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Client and Stakeholder Engagement: Tools and Techniques

By akumar
Oct. 27, 2015

Who does what? Is the PM doing that? Or is the client supplying that? Where do we get this?

I’ve had conversations with project teams and client teams, and as a general rule of thumb, the first step in ensuring project delivery success is figuring out who should be involved on the project, and how their roles and responsibilities impact the project delivery.

Below, I will explore some tools and techniques to help reduce confusion and delays by expediting communications and navigating multiple inputs.

TL;DR:

 

Issue

Action(s)

Outcome

In projects, confusion can occur around team responsibilities and communications, leading to project complications, cost overruns, and delays.

Client and Stakeholder Engagement Tools and Techniques

Better engagement and collaboration leads to higher quality, cost savings, and increased project success.

Still interested? Okay let’s get started. The first tool for client and stakeholder engagement for projects is...

The Stakeholder Register

The Stakeholder Register is a living document of all individuals working or providing input on the project. All of the identifying information is held in this spreadsheet, and levels of interest, influence, and engagement can also be summarized here.

In a stakeholder register, we like to track:

  • Organization
  • Name
  • Role
  • Email / Phone / Skype
  • Escalations: is this person a good point of escalation if someone or something needs a resolution on a project?
  • Interest Classification
  • Influence Classification
  • Engagement Assessment

 

Stakeholder Register

 

Next up is the Power / Interest grid (from which we get interest classification).

Power / Interest Grid

The Power / Interest grid groups stakeholders based on level of authority and level of concern regarding the project outcomes. This grid and grouping can be useful in planning, communicating, and working with stakeholders on your project.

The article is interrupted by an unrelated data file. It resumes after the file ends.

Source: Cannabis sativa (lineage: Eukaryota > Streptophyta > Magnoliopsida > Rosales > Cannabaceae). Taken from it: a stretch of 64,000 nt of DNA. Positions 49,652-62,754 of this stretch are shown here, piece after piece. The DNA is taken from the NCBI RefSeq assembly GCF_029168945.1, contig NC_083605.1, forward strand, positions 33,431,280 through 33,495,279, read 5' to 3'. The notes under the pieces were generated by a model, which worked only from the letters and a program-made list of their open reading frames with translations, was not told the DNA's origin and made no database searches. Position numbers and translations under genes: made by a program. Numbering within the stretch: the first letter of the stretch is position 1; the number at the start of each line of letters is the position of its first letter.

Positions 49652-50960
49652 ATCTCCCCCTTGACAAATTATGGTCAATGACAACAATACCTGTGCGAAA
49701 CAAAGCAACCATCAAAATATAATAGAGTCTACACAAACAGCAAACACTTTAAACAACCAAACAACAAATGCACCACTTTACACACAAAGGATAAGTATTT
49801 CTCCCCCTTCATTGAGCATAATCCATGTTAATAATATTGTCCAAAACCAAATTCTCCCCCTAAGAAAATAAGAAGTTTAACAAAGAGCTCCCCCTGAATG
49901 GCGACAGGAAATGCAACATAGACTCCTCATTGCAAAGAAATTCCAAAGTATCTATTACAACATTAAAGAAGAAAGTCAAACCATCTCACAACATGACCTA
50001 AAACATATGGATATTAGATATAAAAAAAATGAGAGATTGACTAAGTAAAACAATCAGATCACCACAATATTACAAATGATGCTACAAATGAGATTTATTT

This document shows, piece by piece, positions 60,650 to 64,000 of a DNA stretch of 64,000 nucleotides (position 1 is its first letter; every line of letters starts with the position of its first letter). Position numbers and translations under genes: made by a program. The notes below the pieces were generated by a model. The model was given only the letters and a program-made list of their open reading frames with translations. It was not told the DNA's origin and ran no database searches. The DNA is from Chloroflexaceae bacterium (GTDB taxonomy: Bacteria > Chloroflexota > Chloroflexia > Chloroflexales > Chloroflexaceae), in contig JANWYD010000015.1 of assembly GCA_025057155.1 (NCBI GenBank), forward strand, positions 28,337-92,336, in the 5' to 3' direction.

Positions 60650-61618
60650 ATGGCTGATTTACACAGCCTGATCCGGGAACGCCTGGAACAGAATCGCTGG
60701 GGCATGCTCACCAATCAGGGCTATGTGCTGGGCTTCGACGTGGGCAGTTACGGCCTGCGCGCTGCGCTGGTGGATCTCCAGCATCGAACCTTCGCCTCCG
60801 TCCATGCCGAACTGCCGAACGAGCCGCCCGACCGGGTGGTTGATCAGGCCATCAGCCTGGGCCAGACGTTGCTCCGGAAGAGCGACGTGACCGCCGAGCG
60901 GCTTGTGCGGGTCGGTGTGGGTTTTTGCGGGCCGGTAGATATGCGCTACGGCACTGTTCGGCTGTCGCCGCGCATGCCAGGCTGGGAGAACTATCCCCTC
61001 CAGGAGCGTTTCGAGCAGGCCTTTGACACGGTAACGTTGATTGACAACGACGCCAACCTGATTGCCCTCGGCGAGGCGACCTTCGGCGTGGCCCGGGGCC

Power Interest Grid

 

Next up is the Power / Influence grid (from which we get influence classification).

Power / Influence Grid

The Power / Influence grid groups stakeholders based on level of authority and active involvement in the project. This grid and grouping can be useful in how to approach and resolve issues on a project.

Groupings

Champions: Powerful people who are actively supportive of the project

Blockers: Powerful people who will actively resist the project

Supporters: People with little power who are in favour of the project

Detractors: People with little power who are against the project

Power Influence Grid

 

Armed with an understanding of stakeholders power, interest, and influence, the next step is assessing their engagement levels and working towards achieving desired levels for your champions and supporters.

Next up is the Stakeholder Engagement Assessment Matrix.

Stakeholder Engagement Assessment Matrix

The Stakeholder Engagement Assessment Matrix is a great way to routinely evaluate participation levels of the project team to ensure everyone is on the same page about what is essential for successful project completion.

Engagement Levels can be classified in the following ways:

Unaware: Unaware of project and potential impacts

Resistant: Aware of project and potential impacts and resistant to change

Neutral: Aware of project yet neither supportive nor resistant

Supportive: Aware of project and potential impacts and supportive to change

Leading: Aware of project and potential impacts and actively engaged in ensuring project success

 

Below is an example matrix (click to enlarge):

The last tool that we will explore in this article is the RACI Matrix. This tool can be used as a succinct way to ensure that stakeholders and project members are aware of who is doing what, and who is accountable for approval.

Responsibility Assignment Matrix (RACI)

The RACI chart is especially useful in clarifying roles and responsibilities on project teams and cross-functional teams with many ambiguities.

R = Responsible = Who does the work needed to complete the task

A = Accountable = Who accepts the task and signs off on completion

C = Consulted = Who provides subject matter expertise and opinions to the project team to guide the completion of the task

I = Informed = Who is kept up to date on the progress of the work for a given task

 

Example RACI Matrix (click to enlarge):

 

Key Takeaways

Using client and stakeholder engagement tools and techniques can help your organization increase collaboration, improve quality, reduce costs, and increase project success by reducing confusion and clarifying project roles and responsibilities, making sure your projects continue to run smoothly. 

Learn more: Successful Software Project Delivery in 10 Steps

Thanks for reading.

Andrew Kumar

PMP, CSM, CSPO

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